Review meeting The Future is now; how can we improve our use of existing learning spaces?

In the Future Learning Spaces project, we develop innovative learning spaces, in cooperation with teachers and students. Examples are the Hybrid Active Learning Classroom, the Virtual Classroom and the Learning Plaza. Users are positive about these innovative spaces, and would like to make more use of them. However, there are only 5 of these types of learning spaces, and developing new spaces takes time. For now, the majority of education takes place in standardized classrooms and workgroup rooms.

In the Co-Creation Community meeting, held on the 8th of February, we brainstormed about how we can improve our use of the standardized spaces, to fit active and cooperating learning.

Firstly, we determined the flaws which limit the current spaces. Some examples of these flaws for the regular classrooms were that the furniture was stuck in place, and the formation of the rows limit the possibilities of different methods of working and limit the interaction between student and teacher. In workgroup spaces, the participants mainly had issues with the low amount of square meters per student, an excess of tables in too small of a room, the standard row- or u-formation of the tables, furniture not being able to be easily moved or even being stuck in place, the teacher's desk being stuck in place, and the lack of learning facilities like whiteboards or whiteboard markers.

After this, we split up into groups to find solutions to improve active and cooperative learning in these workgroup spaces, despite their flaws. With the help of inspiration cards, the groups firstly chose which learning goals they wanted to achieve and which learning activities/work methods they wanted to employ to achieve them.

Next, they used miniature furniture to build table formations that could fit these work methods. This yielded an interesting discussion, and surprising table formations. One of the groups chose a work method in the form of a carousel, where each time a student rotated to a different group. To achieve this, a table formation was considered that had the tables fitted in a windmill (or L) formation, with the teacher stood in the middle. This made it easy for the students to cooperate within groups, and simultaneously made space for movement; for students to move between different tables for each rotation, and for the teacher to give support at different tables.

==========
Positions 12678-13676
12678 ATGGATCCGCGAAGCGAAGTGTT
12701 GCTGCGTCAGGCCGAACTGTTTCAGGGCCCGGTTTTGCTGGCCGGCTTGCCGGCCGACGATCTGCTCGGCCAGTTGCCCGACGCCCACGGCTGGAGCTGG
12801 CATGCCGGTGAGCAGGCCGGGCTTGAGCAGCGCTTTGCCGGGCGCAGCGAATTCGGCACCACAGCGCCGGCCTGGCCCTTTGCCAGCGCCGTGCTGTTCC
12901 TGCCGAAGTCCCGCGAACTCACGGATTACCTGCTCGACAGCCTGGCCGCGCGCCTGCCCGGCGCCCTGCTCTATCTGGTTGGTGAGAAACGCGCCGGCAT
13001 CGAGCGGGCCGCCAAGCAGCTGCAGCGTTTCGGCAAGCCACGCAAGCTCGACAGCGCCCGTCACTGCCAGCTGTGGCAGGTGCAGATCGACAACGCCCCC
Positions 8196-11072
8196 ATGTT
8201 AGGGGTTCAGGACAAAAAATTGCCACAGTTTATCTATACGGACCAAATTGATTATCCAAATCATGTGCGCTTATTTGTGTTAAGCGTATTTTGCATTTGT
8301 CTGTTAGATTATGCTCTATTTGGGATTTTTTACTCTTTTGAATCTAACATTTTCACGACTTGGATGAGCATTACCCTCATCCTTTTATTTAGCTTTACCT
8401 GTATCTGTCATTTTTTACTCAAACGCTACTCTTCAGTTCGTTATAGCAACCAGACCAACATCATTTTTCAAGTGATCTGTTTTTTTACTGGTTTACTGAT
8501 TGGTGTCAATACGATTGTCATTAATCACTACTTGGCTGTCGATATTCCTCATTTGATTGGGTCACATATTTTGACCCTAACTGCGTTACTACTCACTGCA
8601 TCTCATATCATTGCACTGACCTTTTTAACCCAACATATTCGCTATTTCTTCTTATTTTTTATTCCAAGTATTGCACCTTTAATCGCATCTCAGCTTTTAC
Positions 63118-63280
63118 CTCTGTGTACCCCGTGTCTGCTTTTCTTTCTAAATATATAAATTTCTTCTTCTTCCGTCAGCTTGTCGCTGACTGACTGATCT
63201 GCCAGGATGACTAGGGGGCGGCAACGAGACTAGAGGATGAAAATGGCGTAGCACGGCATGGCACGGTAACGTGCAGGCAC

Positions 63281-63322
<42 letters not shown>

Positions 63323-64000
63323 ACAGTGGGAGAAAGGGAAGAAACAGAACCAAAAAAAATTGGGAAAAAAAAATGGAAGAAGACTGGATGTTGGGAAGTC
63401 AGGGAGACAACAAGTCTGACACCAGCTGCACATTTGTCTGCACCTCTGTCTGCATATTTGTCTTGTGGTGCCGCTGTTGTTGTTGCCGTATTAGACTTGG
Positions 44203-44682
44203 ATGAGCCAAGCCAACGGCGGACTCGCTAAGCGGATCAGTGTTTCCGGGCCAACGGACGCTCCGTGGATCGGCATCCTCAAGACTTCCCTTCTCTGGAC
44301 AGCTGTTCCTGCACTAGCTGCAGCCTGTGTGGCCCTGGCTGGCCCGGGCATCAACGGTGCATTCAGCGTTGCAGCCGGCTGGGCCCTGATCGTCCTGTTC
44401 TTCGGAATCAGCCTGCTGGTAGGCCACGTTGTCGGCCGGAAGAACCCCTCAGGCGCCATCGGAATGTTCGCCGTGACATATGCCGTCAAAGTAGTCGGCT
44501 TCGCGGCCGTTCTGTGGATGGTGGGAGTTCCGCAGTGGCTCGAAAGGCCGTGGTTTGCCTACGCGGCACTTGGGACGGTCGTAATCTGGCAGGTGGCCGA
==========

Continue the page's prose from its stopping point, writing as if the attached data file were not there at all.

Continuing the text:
The other group chose, among other things, for a work method of two groups of students having a literal stand-off. The tables are set to the set for this formation (or could, in the case of a lack of space, be put between the two groups) and the chairs are put opposite to each other in two rows. The students that are having a discussion, are stood in the middle, opposite to eachother (with the possibility of a moderator next to them), and the other students are part of the audience and are seated; students can easily swap roles/places.

The importance of thinking about, and experimenting with, different table formations while preparing a lecture became clear; to stimulate active and cooperative learning.

Finally, the participants were asked to fill in an exit ticket, containing 3 things they learned in the meeting, 2 things they would be implementing themselves in the near future, and 1 subject for the next meeting. A subset of the reactions:

3 things they learned in the meeting:

  • How much impact the formation of tables can have
  • You gain ideas from other, so share more with eachother
  • Cooperative learning can be a challenge with the existing room formations in some cases
  • Education/work groups do not have to be seated, standing up is activating
  • Flexibility in a space seems to be the biggest pro for all spaces

2 things they would be implementing themselves in the near future

  • More cooperation in working groups
  • More experimenting with space formations in 'regular' spaces
  • More thinking about different working methods in a work group

1 subject for the next meeting:

  • Game Based Learning: what does a space need to comply with? Gaining experience with GBL
  • Continue what was done today

Did you gain experience with working methods and formations in a standardized workgroup space, which you want to share? Send a message to!

The next meeting of the SIG/CCC LS is on Thursday the 6th of April, 12:00-13:30. Note it down in your calendar!